Lifelong learning: book reports.

I’m sitting in my favorite venue these days – the public library. My reasons are multiple – I love the fact that you can come here, bring your computer, book, etc and use their space free of charge. You don’t have to feel bad that you didn’t buy food or a cup of coffee, because they don’t sell them! It’s fully funded by the government and those unfortunate people who forget to bring their books back on time, so it’s completely free. I love the way the library serves the public by hosting events, especially those for kids, to encourage reading and learning.

But I’d say that at the core, it’s just that I feel smart here. I’m surrounded by the works of people who’ve put their time, effort, and intellect into the books, music, and art that are here. I feel encouraged and inspired – spurred on, really – to engage my own intellect.

When I was getting ready to graduate, I thought about how I was going to tackle my bookshelf and become the lifelong learner that college encourages you to be. The problem is that when you’re not in college anymore, there’s nobody constantly hounding you and giving you deadlines about things. Yes, I said that’s the problem.

Don’t get me wrong – there are driven people in life. I’m somewhere in the middle of the spectrum: I want to learn, but I also need that encouragement and that spurring on. I need someone to hold me accountable for what I’m learning, or it won’t really sink in. That’s evident to me because of how I can read a book and miss all the details, so that when I tell someone what I’m reading and they ask what it’s about, I respond with a puzzled look and a “huh, I don’t really know.”

I’m glad I recognize this though, because I know how to remedy it. I learned well enough in the last year of college that I do well to dwell on information and repeat it over and over. That’s why I love math, for example – you have to keep doing it and keep doing it, you have to practice and keep yourself sharp. I was excellent at math in middle school and high school, but in a lot of cases, I couldn’t remember it now because I’m so out of practice.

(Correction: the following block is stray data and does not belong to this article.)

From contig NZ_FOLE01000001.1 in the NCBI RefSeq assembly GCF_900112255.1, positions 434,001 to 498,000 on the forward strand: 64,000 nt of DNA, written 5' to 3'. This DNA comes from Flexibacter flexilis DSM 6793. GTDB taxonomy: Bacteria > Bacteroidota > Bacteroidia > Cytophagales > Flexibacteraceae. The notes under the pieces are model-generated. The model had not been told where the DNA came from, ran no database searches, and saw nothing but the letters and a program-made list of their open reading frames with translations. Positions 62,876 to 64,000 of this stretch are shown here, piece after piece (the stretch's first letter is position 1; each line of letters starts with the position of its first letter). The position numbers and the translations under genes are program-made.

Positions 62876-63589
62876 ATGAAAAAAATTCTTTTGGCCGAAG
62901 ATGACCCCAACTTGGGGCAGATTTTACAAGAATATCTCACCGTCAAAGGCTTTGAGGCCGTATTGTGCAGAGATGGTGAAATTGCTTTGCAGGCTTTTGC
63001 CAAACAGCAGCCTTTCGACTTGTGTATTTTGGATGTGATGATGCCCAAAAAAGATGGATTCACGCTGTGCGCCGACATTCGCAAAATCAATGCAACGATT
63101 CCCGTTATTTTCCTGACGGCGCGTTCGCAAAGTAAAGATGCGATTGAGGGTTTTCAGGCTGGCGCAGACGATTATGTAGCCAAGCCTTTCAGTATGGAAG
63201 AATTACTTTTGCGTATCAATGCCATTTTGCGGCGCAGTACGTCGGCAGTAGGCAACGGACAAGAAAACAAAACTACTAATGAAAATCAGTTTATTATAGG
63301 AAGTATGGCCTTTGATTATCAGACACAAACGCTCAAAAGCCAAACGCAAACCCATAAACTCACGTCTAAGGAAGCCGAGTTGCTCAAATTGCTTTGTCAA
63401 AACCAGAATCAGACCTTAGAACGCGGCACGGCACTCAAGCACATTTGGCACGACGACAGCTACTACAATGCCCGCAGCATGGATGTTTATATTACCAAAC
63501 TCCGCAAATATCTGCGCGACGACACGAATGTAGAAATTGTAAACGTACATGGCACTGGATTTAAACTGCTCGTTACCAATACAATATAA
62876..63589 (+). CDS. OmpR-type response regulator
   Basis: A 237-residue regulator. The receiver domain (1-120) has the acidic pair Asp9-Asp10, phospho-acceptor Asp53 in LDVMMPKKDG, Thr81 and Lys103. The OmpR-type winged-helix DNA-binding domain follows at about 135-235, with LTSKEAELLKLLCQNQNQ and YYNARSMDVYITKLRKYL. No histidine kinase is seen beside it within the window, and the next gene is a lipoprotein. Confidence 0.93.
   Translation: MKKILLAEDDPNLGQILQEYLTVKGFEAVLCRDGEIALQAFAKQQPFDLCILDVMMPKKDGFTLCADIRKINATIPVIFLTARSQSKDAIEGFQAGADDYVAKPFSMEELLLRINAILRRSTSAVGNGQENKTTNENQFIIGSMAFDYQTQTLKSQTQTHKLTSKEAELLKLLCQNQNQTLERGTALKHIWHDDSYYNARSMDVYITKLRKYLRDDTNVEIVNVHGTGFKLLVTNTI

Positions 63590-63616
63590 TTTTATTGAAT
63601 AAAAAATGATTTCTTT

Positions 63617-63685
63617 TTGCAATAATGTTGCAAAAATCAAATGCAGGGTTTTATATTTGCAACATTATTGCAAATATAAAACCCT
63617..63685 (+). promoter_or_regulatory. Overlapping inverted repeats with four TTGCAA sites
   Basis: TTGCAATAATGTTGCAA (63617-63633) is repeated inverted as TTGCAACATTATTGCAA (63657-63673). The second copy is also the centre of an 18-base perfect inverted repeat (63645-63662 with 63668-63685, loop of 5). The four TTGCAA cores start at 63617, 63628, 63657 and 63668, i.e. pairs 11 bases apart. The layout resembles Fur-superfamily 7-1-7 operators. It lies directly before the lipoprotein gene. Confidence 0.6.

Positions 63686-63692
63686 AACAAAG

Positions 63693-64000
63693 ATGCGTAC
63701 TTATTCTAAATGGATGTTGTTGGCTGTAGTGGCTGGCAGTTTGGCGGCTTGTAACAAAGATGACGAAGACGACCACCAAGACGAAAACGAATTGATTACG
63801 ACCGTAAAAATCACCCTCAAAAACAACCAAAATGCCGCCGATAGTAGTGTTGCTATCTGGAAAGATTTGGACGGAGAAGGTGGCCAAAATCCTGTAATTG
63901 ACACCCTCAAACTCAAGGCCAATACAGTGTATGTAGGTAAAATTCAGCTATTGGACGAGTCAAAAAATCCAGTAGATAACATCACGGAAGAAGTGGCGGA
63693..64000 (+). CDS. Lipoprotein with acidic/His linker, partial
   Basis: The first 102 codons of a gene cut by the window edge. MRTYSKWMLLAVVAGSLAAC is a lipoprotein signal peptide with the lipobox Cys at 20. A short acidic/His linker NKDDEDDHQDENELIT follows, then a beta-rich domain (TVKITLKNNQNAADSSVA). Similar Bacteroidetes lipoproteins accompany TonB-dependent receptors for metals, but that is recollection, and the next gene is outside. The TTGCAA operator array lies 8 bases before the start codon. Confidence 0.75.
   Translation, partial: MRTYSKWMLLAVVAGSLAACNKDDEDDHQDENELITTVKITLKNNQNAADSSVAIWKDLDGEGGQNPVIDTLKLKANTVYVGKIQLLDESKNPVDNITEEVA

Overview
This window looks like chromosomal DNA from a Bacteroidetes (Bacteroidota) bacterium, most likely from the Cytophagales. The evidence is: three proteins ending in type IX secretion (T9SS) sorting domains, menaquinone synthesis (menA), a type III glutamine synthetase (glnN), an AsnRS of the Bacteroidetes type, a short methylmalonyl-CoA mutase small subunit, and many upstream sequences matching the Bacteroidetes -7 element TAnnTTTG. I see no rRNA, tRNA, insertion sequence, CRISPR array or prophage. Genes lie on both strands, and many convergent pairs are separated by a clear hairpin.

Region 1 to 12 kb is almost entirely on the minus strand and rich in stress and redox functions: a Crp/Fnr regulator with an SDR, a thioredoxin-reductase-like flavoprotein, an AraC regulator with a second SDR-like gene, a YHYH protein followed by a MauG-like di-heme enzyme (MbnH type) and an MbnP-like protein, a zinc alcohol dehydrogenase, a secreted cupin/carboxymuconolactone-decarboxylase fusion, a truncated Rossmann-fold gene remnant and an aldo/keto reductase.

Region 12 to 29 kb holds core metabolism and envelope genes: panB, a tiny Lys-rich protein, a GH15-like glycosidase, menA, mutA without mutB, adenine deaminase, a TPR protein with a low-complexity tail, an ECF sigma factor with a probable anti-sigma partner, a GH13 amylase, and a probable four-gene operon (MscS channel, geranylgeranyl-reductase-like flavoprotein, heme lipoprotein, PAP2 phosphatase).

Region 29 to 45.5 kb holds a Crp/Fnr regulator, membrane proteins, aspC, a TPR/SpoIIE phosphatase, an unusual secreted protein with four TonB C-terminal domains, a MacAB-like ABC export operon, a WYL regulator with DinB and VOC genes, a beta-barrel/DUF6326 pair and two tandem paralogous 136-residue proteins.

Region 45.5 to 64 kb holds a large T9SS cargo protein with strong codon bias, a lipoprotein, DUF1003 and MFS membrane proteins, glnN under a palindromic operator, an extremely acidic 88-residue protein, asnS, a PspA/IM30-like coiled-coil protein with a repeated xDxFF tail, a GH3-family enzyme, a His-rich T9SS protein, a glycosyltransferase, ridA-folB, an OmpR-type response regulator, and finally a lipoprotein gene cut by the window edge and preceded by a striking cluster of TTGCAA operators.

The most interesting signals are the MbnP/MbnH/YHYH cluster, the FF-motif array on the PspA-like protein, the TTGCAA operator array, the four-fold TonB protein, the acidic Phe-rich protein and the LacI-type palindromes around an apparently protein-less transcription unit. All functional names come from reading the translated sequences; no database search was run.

That’s the value, I believe, of things in school like papers and book reports. Oh man, book reports! Do you remember those? Do you remember how pointless they felt? Well for people like me, they’re vital. If I don’t reflect on my book and actively consider what it’s talking about as I’m reading it, I’m prone to forget it when I close it for the last time. I need to reconsider everything I just read from book to book, chapter to chapter, and even page to page.

That said, I’m considering doing book report blogs in which I reinforce what I’ve learned in whatever book I’ve recently read. I’m finally getting in the habit of reading for enjoyment as well as for learning, and I want to have an avenue to discuss what I’ve learned. I’ll hopefully also be able to give a recommendation for books, and if any of my faithful readers (if such a thing exists) have read that book and want to discuss it, I’d be happy to.

Happy reading!

 

 

This post is written with a nod to my spiritual mother, Anne Lawson, who is the single biggest champion of reading, learning, and libraries that I know. You inspire me. I love you.

5 thoughts on “Lifelong learning: book reports.

  1. AWESOME. EPIC. AWESOME. We should do a reading group blog… kind of like a book club for introverts. We could get a bunch of people to blog together about what they’re reading, and then also occasionally read the same book and discuss it online. That’s another way to stay accountable with reading – if we know we’ll have to talk (or write) about it with other people, we’ll be more likely to try to remember what we’re reading and form opinions about it.

    By the way, are you hanging out at the Richmond library or at the Berea library?

  2. This is great, Jeff. I think a book report occasionally on books you are reading would be super! I started trying to do that….I think I’m going to just allude to things as I’m reading books instead. And, Pastor Anne was beaming as she read!

  3. I believe “books are food for the brain”. But like food for the body, some of it’s junk, some of it’s healthy. I would very much like to read your book reports. I agree, Pastor Anne is very inspiring when it comes to books & learning. Do you prefer fiction, non-fiction or both?

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